Friday, 22 August 2014

The Glasgow School IX: The Big Question

This comes from an early draft of my proposal, but it might help to clarify some of the questions that have come up from previous entries.

 The idea of a unique Glaswegian sensibility has been discussed over the past two decades, primarily following its designation as European City of Culture in 1990. A Swiss curator, Hans Ulrich Obrist, named the resurgence of the artistic community in the subsequent decade as 'The Glasgow Miracle,' and even the contemporary branding of the city council ('Scotland with Style') recognises the idea of a city energised by the arts. Sarah Lowndes' Social Sculpture examined the rise of the Glasgow visual art and music scenes, popularising the idea that the vibrancy of art in the city was a function of particular communities around the Glasgow School of Art, while the CCA's recent project The Glasgow Miracle: Materials for Alternative Histories suggest that the art explosion was the product of  'a gradual accumulation... its roots in the early 70s... and the growth of a DIY exhibition across the city.'

However, that this identity extends to performance has rarely been considered: while the Citizens' Theatre forged an aesthetic identity during the 1970s, and Tramway is internationally respected for programming adventurous performance, connections between Glasgow theatre-makers and their relationship to a broader Glaswegian sense of identity are under-explored. Social Sculpture does not define Glasgow scenes through genre; it develops the idea of a shared heritage – in particular, through the visits of Joseph Beuys to Scotland in the 1970s, when his idea of 'expanded art' as a form of social change was adopted and adapted.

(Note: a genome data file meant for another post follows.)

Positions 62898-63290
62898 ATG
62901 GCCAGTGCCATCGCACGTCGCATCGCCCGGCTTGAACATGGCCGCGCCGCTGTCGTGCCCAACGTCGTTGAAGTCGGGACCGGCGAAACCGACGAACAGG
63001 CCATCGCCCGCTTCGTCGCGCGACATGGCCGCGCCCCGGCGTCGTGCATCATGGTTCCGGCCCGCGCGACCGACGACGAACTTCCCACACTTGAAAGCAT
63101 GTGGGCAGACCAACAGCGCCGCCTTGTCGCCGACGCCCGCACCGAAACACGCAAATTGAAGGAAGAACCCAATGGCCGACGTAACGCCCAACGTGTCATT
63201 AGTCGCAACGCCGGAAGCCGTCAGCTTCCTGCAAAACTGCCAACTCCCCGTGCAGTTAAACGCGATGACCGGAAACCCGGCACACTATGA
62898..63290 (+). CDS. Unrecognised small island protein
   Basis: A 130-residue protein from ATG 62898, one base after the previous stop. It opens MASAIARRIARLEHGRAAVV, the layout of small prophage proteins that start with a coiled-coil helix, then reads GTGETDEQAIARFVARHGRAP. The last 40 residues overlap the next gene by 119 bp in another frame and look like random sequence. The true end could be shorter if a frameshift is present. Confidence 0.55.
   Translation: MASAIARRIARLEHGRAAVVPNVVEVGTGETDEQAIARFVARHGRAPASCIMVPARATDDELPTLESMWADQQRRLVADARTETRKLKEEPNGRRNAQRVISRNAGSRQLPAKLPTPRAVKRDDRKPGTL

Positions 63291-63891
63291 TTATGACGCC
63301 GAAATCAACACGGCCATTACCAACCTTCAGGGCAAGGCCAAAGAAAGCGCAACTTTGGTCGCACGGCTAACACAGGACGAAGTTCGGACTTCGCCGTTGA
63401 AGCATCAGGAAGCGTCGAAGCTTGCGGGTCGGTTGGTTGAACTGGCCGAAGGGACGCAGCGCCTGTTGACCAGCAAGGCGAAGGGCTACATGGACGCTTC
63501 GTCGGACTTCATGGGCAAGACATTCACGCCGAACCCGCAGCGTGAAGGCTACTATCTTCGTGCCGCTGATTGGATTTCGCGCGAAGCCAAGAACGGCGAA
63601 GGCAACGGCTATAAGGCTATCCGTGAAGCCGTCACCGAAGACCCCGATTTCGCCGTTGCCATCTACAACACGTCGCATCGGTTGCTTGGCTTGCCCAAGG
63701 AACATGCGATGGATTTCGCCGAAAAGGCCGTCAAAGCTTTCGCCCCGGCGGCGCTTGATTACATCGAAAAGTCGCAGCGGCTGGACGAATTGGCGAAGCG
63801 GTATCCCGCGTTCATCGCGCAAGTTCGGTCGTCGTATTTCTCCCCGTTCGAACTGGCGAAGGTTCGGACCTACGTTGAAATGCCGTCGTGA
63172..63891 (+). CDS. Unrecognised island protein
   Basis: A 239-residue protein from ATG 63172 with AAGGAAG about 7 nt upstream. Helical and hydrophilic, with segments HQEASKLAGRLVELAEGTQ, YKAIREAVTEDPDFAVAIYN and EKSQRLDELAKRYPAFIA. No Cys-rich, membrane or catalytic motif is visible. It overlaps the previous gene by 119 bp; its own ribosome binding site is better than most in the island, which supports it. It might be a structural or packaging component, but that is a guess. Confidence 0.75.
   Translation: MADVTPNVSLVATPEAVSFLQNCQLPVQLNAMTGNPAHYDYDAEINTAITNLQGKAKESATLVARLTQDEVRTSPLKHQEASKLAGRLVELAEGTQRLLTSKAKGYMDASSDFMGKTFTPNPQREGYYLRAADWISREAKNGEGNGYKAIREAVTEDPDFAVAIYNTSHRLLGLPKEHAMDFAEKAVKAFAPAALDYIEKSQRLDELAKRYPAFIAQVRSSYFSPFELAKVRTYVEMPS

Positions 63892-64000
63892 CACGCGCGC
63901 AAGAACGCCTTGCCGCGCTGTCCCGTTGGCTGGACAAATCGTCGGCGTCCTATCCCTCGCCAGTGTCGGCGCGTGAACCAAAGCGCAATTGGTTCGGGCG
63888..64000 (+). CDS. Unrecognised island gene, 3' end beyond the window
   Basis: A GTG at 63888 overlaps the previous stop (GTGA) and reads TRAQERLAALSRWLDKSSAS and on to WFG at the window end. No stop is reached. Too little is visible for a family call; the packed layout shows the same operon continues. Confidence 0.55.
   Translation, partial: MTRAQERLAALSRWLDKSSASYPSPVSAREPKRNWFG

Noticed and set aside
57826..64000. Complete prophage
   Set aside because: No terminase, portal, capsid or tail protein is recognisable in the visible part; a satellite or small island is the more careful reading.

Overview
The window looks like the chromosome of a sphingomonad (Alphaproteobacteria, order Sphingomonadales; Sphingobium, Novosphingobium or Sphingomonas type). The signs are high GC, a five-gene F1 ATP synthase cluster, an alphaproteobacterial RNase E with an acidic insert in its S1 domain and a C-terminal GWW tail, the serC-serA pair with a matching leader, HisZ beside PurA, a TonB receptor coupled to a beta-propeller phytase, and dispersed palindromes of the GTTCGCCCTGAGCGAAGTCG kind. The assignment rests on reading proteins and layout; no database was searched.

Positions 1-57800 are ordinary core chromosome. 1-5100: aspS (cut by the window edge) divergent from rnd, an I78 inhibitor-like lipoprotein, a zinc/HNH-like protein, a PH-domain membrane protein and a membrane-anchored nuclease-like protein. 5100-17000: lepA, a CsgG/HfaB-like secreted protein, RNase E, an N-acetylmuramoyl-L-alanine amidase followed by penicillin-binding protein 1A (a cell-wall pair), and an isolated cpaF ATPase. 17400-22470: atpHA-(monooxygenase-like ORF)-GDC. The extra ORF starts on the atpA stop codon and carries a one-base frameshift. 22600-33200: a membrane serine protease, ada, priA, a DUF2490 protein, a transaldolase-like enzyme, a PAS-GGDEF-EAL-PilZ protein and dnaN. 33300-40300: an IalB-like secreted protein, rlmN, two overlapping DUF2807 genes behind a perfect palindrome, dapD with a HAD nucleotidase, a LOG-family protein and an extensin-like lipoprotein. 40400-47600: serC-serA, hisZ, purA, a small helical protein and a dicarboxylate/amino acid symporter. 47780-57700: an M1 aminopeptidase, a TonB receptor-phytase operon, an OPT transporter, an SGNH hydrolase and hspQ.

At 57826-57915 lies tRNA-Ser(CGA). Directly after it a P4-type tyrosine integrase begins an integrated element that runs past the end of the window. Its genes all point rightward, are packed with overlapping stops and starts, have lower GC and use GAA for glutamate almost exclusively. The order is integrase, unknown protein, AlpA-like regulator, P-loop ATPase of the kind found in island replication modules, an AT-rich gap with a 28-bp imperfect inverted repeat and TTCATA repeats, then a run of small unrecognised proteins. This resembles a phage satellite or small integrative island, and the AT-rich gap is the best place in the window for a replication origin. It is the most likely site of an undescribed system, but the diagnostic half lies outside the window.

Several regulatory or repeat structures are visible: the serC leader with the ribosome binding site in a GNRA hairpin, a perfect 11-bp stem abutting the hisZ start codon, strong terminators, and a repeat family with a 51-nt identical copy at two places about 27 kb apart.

The examination of cultural identity within performance has generally concentrated on wider areas: the collection of essays in Scottish Theatre looks at a national rather than local continuity. However, the status of Glasgow as a creative hub has been explored in Sarah Lowdnes' Social Sculpture and while my study does not cover similar art-forms or time periods, it does open up the broader appreciation of how Glasgow defines itself through performance.

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